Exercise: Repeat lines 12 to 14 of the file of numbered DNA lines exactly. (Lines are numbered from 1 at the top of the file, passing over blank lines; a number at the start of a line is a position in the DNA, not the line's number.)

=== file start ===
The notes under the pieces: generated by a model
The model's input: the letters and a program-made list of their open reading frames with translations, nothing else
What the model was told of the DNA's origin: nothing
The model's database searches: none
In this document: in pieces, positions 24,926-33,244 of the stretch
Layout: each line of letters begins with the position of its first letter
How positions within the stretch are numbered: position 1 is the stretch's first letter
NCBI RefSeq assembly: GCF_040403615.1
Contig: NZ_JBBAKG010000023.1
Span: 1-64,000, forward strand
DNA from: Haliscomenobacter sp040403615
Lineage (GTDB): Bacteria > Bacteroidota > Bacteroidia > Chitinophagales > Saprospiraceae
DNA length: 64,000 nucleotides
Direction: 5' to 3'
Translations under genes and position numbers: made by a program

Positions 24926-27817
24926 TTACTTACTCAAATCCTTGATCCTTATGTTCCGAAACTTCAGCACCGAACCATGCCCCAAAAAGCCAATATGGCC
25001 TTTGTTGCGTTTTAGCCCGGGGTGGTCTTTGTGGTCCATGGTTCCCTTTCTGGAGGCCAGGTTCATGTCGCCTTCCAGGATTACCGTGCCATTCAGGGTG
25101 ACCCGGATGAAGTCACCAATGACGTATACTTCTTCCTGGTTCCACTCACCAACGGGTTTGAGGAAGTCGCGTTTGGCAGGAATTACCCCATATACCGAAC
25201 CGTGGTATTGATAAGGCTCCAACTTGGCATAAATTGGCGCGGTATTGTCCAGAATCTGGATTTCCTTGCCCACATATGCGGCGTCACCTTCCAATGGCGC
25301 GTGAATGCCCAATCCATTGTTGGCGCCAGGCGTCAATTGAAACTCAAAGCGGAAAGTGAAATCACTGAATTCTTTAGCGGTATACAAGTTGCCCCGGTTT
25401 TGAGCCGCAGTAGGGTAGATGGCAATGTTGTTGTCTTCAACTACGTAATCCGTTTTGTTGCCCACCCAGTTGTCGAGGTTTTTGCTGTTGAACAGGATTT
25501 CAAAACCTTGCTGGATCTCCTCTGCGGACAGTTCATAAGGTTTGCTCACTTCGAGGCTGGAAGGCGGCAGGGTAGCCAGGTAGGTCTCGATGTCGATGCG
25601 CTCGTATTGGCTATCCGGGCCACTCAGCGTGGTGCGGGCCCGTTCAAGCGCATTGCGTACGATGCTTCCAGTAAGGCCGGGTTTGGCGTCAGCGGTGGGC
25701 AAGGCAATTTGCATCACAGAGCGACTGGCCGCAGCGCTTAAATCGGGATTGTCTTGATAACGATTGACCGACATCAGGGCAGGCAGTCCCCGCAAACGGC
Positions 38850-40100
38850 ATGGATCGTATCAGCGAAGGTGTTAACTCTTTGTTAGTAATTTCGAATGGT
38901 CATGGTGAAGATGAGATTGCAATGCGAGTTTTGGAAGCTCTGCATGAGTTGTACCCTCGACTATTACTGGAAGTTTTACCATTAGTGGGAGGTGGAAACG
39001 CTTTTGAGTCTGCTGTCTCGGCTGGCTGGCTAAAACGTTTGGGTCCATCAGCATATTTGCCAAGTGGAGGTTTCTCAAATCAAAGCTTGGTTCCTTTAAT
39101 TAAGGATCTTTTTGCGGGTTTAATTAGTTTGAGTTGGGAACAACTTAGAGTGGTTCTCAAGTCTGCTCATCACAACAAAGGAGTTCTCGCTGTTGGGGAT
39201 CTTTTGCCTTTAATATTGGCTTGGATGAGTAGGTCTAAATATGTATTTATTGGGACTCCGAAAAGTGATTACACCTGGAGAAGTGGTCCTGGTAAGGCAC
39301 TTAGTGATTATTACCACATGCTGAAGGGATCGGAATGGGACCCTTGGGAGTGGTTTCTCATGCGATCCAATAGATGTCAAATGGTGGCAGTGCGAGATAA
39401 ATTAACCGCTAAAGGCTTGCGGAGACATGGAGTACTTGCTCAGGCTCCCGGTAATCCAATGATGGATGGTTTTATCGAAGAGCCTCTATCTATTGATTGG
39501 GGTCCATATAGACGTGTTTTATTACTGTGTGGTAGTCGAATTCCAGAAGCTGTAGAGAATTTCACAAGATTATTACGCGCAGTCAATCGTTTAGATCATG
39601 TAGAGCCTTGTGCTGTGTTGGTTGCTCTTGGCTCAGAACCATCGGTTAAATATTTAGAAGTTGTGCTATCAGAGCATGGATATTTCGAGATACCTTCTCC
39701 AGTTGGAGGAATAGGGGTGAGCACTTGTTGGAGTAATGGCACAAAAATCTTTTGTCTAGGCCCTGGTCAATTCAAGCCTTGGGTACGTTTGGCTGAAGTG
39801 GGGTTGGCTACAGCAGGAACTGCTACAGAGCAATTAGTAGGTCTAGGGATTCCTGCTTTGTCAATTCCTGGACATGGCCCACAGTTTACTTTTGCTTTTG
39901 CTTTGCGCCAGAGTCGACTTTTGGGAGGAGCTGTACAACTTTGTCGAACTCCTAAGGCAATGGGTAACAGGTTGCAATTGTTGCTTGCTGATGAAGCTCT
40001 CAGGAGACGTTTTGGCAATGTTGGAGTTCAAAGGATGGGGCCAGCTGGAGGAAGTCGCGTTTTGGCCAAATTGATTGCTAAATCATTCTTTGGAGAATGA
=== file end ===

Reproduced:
Lineage (GTDB): Bacteria > Bacteroidota > Bacteroidia > Chitinophagales > Saprospiraceae
DNA length: 64,000 nucleotides
Direction: 5' to 3'